The Software – As we mentioned earlier, the most important aspect of the Carl system was not so much its physical structure but rather the set of software that made it up. In those years many software for computer music suffered, negatively, the rapid development of technological equipment and the formation of reference communities too small to ensure longevity and continuity. To counter these two aspects, then, the CARL system was developed in C language The CARL software package allows different work processes such as synthesis, processing and management of sound files, the movement of sound in space, the analysis and resynthesis. Over the years, the CARL System, also became a useful tool for the development of new software. In general you can count almost one hundred programs in the early years of the project.[3] In addition to Richard Moore, who made Cmusic, other figures have helped to flesh out the entire software package: it should be noted the work of Mark Dolson focused on the Phase Vocoder, Julius Smith and Gareth Loy who made the Player and Procom software. The latter, together with the Unix pipeline, ensure communication between the various processes undertaken.[4] It should be noted that from the beginning the CARL System was distributed for free along with the source code, just as he had done years before with Music V by Max Mathews. It was a choice which, together with the adoption of C, would ensure the emergence of a broad community.

Cscore, Cmusic and csound – Among the many programs of the Carl System, Cmusic is undoubtedly considered of greater importance for the number of features that characterize them. Besides Cmusic, we find Cscore, not a real software rather than a preprocessor designed to return scores in a format compatible with Cmusic. One more thing needs to be clarified about the program csound. Over the years we have supplied a terminological confusion because the csound named in the CARL System has nothing to do with the software developed by Barry Vercoe at the mid-eighties (Csound). In the case of the CARL System, csound, developed by Gareth Loy, indicates a program already in use since 1979, helping to manage sound files, designed to record, listen, and many other managerial functions.[4]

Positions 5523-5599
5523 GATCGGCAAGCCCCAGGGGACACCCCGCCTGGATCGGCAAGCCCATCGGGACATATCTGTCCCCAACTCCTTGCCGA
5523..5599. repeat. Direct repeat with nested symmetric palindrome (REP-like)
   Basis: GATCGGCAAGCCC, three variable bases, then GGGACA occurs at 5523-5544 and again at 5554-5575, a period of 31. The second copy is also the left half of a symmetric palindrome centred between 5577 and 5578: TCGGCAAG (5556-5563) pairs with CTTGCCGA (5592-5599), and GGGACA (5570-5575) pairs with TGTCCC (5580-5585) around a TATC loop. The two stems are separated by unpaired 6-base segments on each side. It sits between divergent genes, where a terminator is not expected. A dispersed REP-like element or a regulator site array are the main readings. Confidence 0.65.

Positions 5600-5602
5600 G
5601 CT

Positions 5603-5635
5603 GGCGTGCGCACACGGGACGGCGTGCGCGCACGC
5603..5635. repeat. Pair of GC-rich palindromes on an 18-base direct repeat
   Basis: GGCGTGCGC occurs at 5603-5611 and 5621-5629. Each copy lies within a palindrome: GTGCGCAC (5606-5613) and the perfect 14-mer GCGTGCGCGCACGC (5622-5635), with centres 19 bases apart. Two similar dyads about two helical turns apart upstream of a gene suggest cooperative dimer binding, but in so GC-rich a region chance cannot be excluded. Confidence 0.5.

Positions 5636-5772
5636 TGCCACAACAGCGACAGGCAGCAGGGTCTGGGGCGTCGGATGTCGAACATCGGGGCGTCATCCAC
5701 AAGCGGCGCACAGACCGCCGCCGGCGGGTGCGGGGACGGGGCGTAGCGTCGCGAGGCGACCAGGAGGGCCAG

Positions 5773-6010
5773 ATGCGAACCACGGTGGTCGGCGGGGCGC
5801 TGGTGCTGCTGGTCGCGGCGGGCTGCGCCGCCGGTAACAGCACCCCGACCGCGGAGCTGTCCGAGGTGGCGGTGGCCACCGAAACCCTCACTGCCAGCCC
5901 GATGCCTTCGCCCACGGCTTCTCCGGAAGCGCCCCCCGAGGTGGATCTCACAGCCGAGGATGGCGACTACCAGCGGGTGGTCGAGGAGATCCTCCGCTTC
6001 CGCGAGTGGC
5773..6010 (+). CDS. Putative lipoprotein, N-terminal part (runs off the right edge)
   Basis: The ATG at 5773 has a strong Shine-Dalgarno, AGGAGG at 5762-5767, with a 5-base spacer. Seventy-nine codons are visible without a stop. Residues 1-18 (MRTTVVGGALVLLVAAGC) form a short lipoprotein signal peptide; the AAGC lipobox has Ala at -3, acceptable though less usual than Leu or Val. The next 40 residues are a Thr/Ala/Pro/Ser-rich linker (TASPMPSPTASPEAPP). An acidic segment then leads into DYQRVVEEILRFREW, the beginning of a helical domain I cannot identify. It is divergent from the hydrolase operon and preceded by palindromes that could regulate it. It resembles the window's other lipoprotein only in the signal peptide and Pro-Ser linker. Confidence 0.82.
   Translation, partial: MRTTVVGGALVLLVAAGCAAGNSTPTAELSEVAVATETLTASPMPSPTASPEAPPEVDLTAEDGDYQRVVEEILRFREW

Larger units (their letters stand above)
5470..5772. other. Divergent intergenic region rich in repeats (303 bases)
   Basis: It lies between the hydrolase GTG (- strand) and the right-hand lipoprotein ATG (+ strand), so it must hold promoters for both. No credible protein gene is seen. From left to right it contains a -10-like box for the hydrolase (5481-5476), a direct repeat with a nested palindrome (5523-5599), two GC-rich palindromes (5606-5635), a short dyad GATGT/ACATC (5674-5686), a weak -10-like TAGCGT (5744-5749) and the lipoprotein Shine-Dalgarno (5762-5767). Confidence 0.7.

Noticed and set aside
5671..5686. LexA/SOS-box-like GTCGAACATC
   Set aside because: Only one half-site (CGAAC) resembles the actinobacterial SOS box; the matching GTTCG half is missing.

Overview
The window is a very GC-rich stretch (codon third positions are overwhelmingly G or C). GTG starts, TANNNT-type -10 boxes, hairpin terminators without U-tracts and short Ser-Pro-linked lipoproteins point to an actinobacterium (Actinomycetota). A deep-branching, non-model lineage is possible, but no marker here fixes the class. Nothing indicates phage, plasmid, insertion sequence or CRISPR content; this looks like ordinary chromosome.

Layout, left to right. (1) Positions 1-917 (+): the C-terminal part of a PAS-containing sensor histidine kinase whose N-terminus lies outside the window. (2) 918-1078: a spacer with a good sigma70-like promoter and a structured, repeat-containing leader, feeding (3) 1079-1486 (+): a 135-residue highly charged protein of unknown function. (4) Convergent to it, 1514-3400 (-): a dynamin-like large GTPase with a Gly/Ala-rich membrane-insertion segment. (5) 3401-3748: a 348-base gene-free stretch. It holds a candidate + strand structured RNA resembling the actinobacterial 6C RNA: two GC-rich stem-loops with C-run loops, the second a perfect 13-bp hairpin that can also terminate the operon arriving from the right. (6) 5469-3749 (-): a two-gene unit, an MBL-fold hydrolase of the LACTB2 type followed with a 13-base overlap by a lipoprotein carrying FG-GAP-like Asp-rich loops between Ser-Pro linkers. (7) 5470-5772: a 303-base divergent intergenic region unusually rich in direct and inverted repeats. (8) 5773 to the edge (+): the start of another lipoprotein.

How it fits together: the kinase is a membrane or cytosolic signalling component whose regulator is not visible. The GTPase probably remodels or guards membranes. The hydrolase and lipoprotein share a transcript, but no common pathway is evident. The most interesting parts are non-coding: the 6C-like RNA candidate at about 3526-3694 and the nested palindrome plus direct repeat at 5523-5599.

Diffusion – The Carl System has seen a good spread across several centers dedicated to computer music, both the U.S. and Europe. First, its use should be reported at IRCAM in Paris where, moreover, he had occasion to use it even Trevor Wishart, who, years later, realized the Composers’ Desktop Project. The CarlSystem, then, was implemented with the PCS Cadmus of Monaco[4] and, in Italy, are also used in the Laboratorio di Musica Informatica(LIM) in Milan as well as in several English computer music centers.

BICSF – At IRCAM, finally, were developed some innovations to the Carl System. It should be mentioned the so-called BICSF stands for Berkeley-Carl-Ircam Sound File. This is a new version of the program for the management of sound files that had hitherto been the responsibility of csound by Gareth Loy. As it was for his predecessor, BICSF allowed to carry out numerous functions including the management of the library and the conversion between different audio formats.[4]


For this topic I’ve read.

[1] Richard Moore, The Computer Audio Research Laboratory of UCSD, Computer Music Journal, Vol. 6 [1], 1982.
[2] Gareth Loy, Tools for Music Processing: The CARL System at Ten Years in Music Processing, edited by Goffredo Haus, A-R Editions, Madison, WI, 1993.
[3] Gareth Loy, The CARL System: Premises, History, and Fate, Computer Music Journal, Vol. 26 [4], 2002.
[4] Stephen Travis Pope, Machine Tongues XV: Three Packages for Software Sound Synthesis, Computer Music Journal, Vol. 17 [2], 1993.